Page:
As we have discussed in the past on this blog, the concept of “reverse false claims” has become more and more prevalent among False Claims Act cases. In general, a reverse false claim occurs when a government contractor, often a healthcare provider, receives overpayment for an otherwise legitimate invoice. Under the Affordable Care Act, the provider has 60 days to return the overpayment, or the failure to refund the payment could become a False Claims Act issue. Most recently, parties facing liability have begun to litigate over the issue of “identification,” which refers to the moment in time when the provider actually identified the overpayment – thus triggering possible liability. Under the False Claims Act, a provider cannot be held liable for accidents, negligence, or mere oversight. Rather, intentional or reckless conduct is required. Accordingly, when applied in the reverse false claims context, a plaintiff must successfully assert that the provider knew of the overpayment and did not repay the money to the federal government.
In today’s case, we discuss a recent holding from the U.S. District Court for the Southern District of New York in which the court considered the identification requirement, which is a vital interpretation for determining when the 60-day refund period begins and ends.
Details of United States ex rel. Kane v. Healthfirst, Inc., et al.
According to the complaint, three New York hospitals submitted requests for reimbursement on behalf of Medicaid patients from the New York state Medicaid program. However, due to an alleged software glitch, these patients’ claims had already been reimbursed through a separate managed care plan, resulting in double payment.
After several months, the state Comptroller informed the hospital’s management team that there was an issue with reimbursement procedures. Management then hired an accountant to review the books, who thereafter submitted a spreadsheet identifying over $1 million in overpayments. This individual – the eventual relator – was terminated four days later. From there, the hospitals eventually refunded the payments, but the process took over two years to complete.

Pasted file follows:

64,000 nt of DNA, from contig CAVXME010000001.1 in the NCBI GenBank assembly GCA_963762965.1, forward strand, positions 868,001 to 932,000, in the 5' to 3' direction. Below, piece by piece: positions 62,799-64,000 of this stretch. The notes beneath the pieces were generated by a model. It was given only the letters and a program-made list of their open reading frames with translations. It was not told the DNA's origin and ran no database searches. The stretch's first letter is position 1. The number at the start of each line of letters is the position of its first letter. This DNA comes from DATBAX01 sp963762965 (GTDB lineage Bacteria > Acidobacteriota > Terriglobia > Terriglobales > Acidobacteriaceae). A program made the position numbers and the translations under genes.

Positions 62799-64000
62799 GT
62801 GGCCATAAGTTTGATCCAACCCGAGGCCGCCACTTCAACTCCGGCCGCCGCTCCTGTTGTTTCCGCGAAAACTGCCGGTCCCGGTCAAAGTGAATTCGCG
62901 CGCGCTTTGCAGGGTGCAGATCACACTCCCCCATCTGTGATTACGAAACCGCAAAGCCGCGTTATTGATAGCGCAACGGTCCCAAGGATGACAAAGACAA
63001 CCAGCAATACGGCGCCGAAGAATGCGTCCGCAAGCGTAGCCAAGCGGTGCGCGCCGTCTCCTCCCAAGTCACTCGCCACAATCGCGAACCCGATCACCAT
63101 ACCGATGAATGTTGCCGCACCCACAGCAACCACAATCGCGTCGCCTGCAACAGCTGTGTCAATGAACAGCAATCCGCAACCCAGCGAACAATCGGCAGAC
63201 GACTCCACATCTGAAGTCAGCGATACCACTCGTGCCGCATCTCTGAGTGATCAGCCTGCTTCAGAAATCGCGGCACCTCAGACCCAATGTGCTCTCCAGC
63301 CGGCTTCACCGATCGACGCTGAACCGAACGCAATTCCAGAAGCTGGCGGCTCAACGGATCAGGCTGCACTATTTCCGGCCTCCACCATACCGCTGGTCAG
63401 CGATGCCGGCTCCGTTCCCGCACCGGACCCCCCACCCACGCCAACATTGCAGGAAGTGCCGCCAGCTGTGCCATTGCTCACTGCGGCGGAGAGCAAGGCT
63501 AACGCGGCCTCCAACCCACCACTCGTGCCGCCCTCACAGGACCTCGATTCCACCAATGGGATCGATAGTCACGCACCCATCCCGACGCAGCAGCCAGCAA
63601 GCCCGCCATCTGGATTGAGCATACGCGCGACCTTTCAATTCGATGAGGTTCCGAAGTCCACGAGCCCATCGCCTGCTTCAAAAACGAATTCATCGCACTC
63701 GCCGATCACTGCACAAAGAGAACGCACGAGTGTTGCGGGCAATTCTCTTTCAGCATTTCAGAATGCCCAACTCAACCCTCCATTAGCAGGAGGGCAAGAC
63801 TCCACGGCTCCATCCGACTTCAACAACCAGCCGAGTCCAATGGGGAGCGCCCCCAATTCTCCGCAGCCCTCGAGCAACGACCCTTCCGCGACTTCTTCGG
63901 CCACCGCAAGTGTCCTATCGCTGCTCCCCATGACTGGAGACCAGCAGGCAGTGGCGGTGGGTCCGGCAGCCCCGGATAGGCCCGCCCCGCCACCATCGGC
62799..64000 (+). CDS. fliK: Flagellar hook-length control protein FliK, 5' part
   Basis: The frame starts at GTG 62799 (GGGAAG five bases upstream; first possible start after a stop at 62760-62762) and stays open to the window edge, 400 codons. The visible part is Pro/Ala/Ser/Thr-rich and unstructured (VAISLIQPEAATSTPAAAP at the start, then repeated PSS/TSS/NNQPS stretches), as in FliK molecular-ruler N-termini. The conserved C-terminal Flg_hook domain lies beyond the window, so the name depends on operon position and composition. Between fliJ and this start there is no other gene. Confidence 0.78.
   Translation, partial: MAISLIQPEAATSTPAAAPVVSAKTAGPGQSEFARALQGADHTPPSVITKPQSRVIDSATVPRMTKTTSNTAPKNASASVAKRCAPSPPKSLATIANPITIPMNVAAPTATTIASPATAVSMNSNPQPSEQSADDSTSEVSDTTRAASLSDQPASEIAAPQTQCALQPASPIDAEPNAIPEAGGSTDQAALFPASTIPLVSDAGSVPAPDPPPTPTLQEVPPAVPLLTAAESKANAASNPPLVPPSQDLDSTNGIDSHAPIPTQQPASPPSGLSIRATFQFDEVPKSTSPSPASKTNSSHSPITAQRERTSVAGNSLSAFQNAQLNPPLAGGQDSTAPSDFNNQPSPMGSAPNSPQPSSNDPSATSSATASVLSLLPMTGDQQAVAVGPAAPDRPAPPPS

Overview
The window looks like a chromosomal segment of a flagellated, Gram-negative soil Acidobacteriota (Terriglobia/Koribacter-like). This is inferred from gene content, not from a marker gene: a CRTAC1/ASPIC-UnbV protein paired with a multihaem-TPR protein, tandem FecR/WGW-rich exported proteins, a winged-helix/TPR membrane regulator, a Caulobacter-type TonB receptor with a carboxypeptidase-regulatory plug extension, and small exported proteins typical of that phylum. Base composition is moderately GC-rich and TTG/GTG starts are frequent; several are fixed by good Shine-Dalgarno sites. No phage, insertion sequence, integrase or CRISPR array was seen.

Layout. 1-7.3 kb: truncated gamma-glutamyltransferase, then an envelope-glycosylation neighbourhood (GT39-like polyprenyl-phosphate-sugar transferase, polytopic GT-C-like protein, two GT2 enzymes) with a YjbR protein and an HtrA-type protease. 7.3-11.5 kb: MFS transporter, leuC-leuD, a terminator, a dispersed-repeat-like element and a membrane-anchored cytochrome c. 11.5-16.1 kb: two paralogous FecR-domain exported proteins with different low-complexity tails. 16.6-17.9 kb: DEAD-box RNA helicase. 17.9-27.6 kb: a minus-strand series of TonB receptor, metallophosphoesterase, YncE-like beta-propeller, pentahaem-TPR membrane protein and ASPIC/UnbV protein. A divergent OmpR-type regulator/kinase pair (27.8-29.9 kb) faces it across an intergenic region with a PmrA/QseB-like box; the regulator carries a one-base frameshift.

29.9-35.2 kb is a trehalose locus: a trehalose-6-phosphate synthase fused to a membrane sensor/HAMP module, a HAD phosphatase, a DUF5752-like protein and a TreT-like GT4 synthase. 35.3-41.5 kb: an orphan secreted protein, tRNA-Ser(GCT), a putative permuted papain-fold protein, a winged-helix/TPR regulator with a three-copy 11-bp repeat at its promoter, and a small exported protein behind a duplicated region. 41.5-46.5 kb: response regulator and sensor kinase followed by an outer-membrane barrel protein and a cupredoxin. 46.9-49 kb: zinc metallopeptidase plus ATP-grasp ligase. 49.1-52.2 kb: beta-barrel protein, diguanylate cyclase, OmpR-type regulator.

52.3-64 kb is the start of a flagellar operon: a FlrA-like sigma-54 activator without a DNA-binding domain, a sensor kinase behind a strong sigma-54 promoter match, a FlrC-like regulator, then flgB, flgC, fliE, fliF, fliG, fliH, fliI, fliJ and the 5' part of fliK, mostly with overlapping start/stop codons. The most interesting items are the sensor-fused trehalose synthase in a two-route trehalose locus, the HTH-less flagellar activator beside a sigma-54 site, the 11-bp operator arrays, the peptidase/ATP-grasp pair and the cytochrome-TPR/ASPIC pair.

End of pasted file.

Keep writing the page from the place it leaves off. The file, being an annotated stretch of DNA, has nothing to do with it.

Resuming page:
Court’s analysis of “identification”
In this case, the hospital management team asserted that the 60-day rule should not apply until each individual overpayment is positively ascertained. More specifically, the hospital claimed that the time clock should not have started until it had an opportunity to review each claim on the relator’s spreadsheet, which apparently took two years to complete.
By contrast, the relator asserted that the 60-day timeline should commence from the moment the overpayment is identified, with which the court agreed. In its holding, the court opined that overpayments are considered ‘identified’ “when a provider is put on notice of a potential overpayment, rather than the moment when an overpayment is conclusively ascertained.” In a practical sense, this distinction means that health care providers have 60 days from the day they were first made aware of a potential billing issue, as opposed to 60 days from the date the billing issue is confirmed through accounting and monthly billing practices. In other words, it is awareness of the problem versus verification that triggers the running of the clock.
The court further examined the legislative history behind the False Claims Act, as well as several other related statutes, to ultimately determine that Congress intended False Claims Act liability to attach “in circumstances where, as here, there is an established duty to pay money to the government, even if the precise amount has yet to be determined.” [2. Kane v. Healthfirst, Inc., No. 1:11-cv-02325 (S.D.N.Y. Aug. 3, 2015), http://law.justia.com/cases/federal/district-courts/new-york/nysdce/1:2011cv02325/377919/63/].
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 “The Clock’s Running Fast: SDNY Is First to Interpret “Identification” Under the FCA’s “60-Day Rule” for Government Overpayments.” August 11, 2015. http://www.jdsupra.com/legalnews/the-clock-s-running-fast-sdny-is-first-56082/